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Christmas Angst

Holiday season cookies at Starbucks, Ottawa, November 2017

A week ago, I went to The Bay to buy a new tube of the only cleanser that doesn’t dry out my skin. Priorities, I know.

“All done with your Christmas shopping?” the salesperson asked cheerfully as Rudolph the Red-Nosed Reindeer started playing for the two-hundred-and-seventy-fifth times since I had stepped into the store.

“I… well, no, not really.”

Malls are designed to make consumers lose track of time but I was pretty sure it was still November 27—and who has Christmas figured out in November?

“Well, that’s a good start,” she noted encouragingly, ringing up the purchase. “Do you want a gift receipt for it?”

“Oh, it’s for me,” I blurted out.

This was one of those times when I should have told a white lie. Probably unimpressed with my selfishness, the salesperson handed me the bag without offering samples.

It had started to snow, so I walked through the Rideau Centre to store up some warmth before heading home. I passed a mall Santa surrounded by screaming infants and toddlers, a group of Chinese tourists taking selfies by the giant Christmas tree, shoppers carrying gift boxes and store windows displaying ugly Christmas sweaters.

Once on Mackenzie King Bridge, just as I thought I had stepped back into a world that wasn’t yet counting down the days to December 24, my phone whistled. “Instant pot is now 40% off,” Amazon informed me, probably because I may or may not have looked at this item six months earlier. “Get it in time for Christmas!”

“I know we have to spend money to save capitalism and all, but Christmas overkill is ridiculous,” I mumbled to myself, rushing through the deserted business centre. I turned into Chinatown. “And what’s next, right after opening gifts? Boxing Day shopping!” By the time I reached Little Italy, another retailer had sent me  “Christmas specials.” I flagged it as spam turning onto Carling.

Then, on Merivale Road, a few blocks from home, I hid behind a fir tree and burst into tears.

Seasonal holidays stress me out.

I don’t feel like shopping because I know I can’t buy what I need to deliver—Christmas magic.

Before Mark, during the holidays, Feng and I were either: 1) travelling 2) working (time-and-a-half pay, yay!) 3) going counterculture, getting up at 2 p.m. and eating at Burger King because we hadn’t bothered filling the fridge but had plenty of coupons on the table. However, I’m afraid Mark isn’t ready yet to give up on consumerism. He is bound to hate me for something at one point in his life, but I’d rather it not be for failed Christmases.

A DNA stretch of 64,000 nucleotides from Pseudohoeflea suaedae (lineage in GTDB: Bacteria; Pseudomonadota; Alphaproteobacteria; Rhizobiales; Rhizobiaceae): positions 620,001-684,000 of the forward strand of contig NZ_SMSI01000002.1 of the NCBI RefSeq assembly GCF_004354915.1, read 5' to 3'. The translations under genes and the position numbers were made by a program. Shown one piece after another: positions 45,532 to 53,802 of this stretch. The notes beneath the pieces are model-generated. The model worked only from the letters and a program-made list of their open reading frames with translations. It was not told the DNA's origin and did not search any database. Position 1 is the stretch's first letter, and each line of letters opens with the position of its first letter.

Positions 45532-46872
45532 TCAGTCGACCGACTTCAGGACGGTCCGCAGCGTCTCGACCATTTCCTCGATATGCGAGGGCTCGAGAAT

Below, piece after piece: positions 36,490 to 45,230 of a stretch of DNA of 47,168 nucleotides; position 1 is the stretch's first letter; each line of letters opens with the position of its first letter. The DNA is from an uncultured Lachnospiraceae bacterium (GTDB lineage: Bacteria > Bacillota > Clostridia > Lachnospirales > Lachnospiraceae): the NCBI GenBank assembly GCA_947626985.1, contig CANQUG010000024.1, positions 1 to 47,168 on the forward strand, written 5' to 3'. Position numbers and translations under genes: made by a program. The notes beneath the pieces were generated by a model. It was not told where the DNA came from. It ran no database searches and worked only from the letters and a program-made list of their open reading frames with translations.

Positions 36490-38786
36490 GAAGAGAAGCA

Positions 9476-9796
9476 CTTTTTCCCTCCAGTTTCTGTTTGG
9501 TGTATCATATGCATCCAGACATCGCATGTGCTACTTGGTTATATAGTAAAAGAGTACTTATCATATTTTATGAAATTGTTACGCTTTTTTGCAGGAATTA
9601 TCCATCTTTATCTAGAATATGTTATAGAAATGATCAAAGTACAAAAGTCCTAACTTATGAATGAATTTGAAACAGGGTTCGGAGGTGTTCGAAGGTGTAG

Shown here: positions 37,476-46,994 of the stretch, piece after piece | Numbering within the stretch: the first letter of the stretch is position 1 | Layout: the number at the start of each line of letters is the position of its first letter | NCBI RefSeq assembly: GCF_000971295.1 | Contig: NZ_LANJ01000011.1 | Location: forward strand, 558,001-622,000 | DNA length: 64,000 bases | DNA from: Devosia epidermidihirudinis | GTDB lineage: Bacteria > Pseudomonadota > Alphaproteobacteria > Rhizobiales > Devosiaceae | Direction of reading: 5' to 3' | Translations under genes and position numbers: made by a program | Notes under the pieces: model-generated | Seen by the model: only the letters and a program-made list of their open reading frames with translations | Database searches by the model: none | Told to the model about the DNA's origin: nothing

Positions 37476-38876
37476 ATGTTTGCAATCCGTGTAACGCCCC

I’m no longer just slightly homesick around the holiday seasonI’m terrified I’m not giving Mark memories he will cherish, the full 18-years-of-magic all kids celebrating Christmas deserve.

Here are a few things they don’t tell you about being an immigrant. First, adapting to a new culture isn’t that hard—you just have to observe people and go with the flow until you figure out what they do, how they do it and why (then you can ditch what truly doesn’t make sense to you—you won’t see me wearing shorts because it’s “only” 0ºC). Second, thanks to globalization, ties to your former home country won’t be completely severed. Technically, you can probably import any product you’re missing badly—I could empty my bank account and buy two kilos of blue cheese easily.

But the sad truth is that reproducing traditions you had in a land far, far away is damn-near impossible. Nothing will ever feel the same.

I was that child reading toy catalogues for weeks before Christmas but I can’t pass down this tradition because all we ever receive are pizza joints flyers and IKEA catalogues Mark has zero interest in. I was that child staying up late waiting for my aunt, my uncle, my cousins and other family members to arrive but Mark isn’t expecting relatives he doesn’t have. I was one of the ten-to-twenty family members at the Christmas dinner table but in Canada, including my in-laws (who don’t always celebrate with us), there are only five of us. Mark will never make the last-minute trip to the bakery to pick up the bûche de Noël, he won’t enjoy a French Christmas feast because oysters, foie gras, turkey, chestnuts, smoked salmon are too much work to source and too much food for just three people.

So, I have to focus on finding the perfect gifts, which isn’t as easy as it should be. Apparently, Mark has two wishes: not dying at 100 years old and being old enough to watch Game of Thrones and The Walking Dead. Oh, he wants toys too, but he isn’t very specific and I already feel we are surrounded by toys—toys I step on if I don’t turn on the lights, toys under the couch, toys meticulously lined up on every surface at Mark’s height level.

So far, the only Christmas gift idea I have is for my in-laws. Last year, I presented them with a 2017 photo calendar featuring Mark. The mix of their two passions—calendars and their only grandson—was almost praiseworthy, so this year, I’m making them… ta da… a 2018 calendar featuring, you guessed it, Mark.

Alright. I’m going to stop freaking out about Christmas and check the TV rating for The Walking Dead. Hey, maybe there’s an episode that won’t scar Mark for life.

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